Bash Too Smart For Its Own Good

So I’m running the latest Ubuntu release in a virtual machine under my main Windows XP machine (it’s a blessing that I no longer need to choose between operating systems these days– I can run them all simultaneously on the same machine if I wish). Today I noticed a feature of Bash that for all I know has been in place for over a decade. I just have never seen it enabled by default in any distribution before. I had to do some research — indeed, one of the first problems in Unix is learning how to ask the right question — but I eventually figured out that the feature is called “Programmable Completion”.

Tab completion is God’s gift to command line navigation. It’s something I always take 10 seconds to carefully explain to anyone who is struggling with the Unix command line for the first time since navigating through a filesystem is agonizing without it. Programmable completion takes tab completion and tries to make it smarter. I first noticed this peculiar behavior on my Ubuntu VMware session today. If there are 2 files in the current directory, xyz.tar.gz and xyz.tar.bz2, then typing ‘tar zxvf x<TAB>’ automatically completes xyz.tar.gz while ‘tar jxvf x<TAB>’ automatically completes to xyz.tar.bz2. I noticed this, thought it was an interesting touch, thought for a moment about how it might work, and immediately wondered what would happen if the underlying mechanism isn’t aware of a mapping that I need.

It didn’t take long before I ran into that eventuality. I was trying to play some impossibly obscure formats with xine. I navigated to the necessary directories only to find that they were apparently empty of any files. I never realized just how important tab completion is to me. Now I’m reading pages of documentation trying to figure out how to disable programmable completion entirely. (It would probably be enough to ask the desktop terminal emulator to run my own Bash config files on startup– I don’t understand why I have to specifically configure such programs to do this.)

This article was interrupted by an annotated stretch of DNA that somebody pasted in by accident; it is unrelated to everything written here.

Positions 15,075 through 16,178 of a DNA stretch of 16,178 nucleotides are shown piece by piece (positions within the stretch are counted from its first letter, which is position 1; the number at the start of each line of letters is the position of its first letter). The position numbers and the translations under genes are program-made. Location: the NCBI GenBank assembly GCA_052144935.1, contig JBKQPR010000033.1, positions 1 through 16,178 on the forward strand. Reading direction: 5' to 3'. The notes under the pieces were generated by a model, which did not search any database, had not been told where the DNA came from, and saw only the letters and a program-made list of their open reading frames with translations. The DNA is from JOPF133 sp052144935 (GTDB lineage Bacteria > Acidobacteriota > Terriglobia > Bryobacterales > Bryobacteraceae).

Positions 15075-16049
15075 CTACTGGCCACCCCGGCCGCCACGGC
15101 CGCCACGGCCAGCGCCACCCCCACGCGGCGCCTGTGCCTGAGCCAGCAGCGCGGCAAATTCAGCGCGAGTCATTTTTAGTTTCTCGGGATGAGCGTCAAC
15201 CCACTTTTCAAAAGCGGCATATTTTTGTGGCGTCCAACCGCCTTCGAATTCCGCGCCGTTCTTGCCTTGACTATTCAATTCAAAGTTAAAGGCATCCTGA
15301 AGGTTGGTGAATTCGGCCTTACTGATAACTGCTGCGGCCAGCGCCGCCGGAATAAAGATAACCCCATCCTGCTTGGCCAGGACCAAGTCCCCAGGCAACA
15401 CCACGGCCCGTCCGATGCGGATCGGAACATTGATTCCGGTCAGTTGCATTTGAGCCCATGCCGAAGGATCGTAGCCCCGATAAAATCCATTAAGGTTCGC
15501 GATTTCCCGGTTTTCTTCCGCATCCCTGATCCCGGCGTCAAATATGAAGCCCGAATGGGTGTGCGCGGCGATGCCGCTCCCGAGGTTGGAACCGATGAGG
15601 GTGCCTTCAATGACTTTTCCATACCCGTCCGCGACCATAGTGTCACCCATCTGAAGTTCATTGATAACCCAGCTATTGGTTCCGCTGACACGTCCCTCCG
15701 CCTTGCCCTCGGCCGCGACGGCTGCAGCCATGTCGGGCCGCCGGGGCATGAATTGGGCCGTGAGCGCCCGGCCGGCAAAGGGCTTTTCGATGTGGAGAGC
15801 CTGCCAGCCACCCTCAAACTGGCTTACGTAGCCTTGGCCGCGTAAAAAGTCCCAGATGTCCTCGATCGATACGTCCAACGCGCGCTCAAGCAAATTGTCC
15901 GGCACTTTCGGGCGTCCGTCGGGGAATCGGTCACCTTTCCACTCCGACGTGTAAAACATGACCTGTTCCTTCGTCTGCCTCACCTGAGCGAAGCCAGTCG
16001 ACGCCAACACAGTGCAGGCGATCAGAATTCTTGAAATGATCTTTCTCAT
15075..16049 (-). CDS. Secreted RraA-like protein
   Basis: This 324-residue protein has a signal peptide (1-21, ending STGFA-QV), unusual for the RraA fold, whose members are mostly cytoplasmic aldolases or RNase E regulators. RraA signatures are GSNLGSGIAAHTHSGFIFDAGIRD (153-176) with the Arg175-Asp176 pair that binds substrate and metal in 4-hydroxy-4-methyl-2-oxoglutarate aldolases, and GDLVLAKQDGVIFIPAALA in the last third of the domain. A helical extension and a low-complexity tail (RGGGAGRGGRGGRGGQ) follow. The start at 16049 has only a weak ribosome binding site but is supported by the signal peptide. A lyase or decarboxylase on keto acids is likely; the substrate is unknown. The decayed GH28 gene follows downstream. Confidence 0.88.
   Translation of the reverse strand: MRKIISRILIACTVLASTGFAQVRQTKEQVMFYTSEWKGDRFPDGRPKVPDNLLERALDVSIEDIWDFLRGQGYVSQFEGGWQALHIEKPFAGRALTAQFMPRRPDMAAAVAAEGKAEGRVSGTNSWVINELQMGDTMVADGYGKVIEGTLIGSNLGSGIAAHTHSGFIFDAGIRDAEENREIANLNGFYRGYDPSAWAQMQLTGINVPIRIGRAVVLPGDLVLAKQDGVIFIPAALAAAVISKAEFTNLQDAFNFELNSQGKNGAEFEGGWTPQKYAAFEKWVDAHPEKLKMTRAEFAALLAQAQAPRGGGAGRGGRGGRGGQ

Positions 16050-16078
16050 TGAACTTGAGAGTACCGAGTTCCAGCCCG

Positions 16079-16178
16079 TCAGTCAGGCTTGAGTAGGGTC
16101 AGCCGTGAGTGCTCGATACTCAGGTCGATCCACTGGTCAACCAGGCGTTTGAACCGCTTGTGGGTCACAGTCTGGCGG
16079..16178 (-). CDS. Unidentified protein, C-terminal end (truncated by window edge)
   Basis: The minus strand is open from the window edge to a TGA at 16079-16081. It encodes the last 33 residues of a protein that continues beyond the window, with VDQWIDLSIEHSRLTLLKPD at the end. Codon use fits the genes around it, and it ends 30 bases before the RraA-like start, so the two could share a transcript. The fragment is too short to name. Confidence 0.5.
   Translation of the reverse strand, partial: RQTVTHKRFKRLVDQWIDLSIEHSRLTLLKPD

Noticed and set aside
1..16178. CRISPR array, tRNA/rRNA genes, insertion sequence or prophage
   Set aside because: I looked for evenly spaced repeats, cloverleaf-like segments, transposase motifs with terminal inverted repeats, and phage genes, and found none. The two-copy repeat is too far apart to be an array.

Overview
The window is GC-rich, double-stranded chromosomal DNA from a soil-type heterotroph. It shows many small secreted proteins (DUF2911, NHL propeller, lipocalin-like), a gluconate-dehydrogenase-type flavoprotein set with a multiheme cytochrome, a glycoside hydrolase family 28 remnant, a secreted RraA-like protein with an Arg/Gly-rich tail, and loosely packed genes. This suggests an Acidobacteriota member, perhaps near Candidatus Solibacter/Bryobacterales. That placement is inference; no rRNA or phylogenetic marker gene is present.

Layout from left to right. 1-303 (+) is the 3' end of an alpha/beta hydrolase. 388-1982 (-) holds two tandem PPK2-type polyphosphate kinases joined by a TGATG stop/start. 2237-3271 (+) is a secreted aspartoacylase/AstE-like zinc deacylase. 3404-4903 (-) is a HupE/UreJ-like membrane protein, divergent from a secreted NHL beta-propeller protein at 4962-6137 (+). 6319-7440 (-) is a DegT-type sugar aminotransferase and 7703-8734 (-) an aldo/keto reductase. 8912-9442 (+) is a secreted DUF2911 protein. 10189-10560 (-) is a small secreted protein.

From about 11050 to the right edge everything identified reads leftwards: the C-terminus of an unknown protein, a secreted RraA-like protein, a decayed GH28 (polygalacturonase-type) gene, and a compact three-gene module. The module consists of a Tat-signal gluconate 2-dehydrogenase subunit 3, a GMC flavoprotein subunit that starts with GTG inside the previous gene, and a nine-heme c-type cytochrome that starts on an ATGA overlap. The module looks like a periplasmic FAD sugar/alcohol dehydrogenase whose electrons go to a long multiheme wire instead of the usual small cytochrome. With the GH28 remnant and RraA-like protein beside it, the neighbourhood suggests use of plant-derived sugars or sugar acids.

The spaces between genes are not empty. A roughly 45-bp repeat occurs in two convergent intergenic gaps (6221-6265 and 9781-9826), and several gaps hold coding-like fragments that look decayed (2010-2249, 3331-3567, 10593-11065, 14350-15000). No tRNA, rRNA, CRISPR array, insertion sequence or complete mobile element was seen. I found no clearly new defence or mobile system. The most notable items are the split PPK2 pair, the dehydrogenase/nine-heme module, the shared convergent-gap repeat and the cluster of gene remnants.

Effectively, Bash is making a decision here about what files it thinks I want to see. I’m surprised a Linux distribution would program that kind of behavior by default. How condescending is it when a Microsoft OS tells you that there are entire sets of files that you don’t need to see? Maybe that’s not a fair comparison, as the programmable completion feature is more akin to a list of file filters in a “File Open…” dialog box. Thing is, there’s no obvious way to select “show all files”.

Computer programs get into trouble when they try to anticipate what a normal user needs. More often, such programs have the effect of shaping end user behavior to account for the educated guesses that the computer makes.

11 thoughts on “Bash Too Smart For Its Own Good

  1. dmsc

    Well, fortunately disabling it is easy, edit your .bashrc and comment out the lines that source the “/etc/bash_completion” script.

    The above script is the responsible for the main completion support, you can see “xine” listed there. Also, this script sources the files on “/etc/bash_completion.d/” for added rules.

  2. Multimedia Mike Post author

    If the xterm honored my config files in the first place, this wouldn’t be a problem. When I log into the VM via SSH, I don’t have this problem, my config files are run, giving me the environment I want. The challenge is figuring out how to tell the xterm (GNOME’s terminal in this case) to run the files. I know I have to go through this same nonsense with Konsole on a fresh KDE desktop as well.

  3. SvdB

    Maybe you’re putting your commands in the wrong config file?
    .bash_profile (and .bash_login and .profile) are used only for login shells
    .bashrc is used for all interactive shells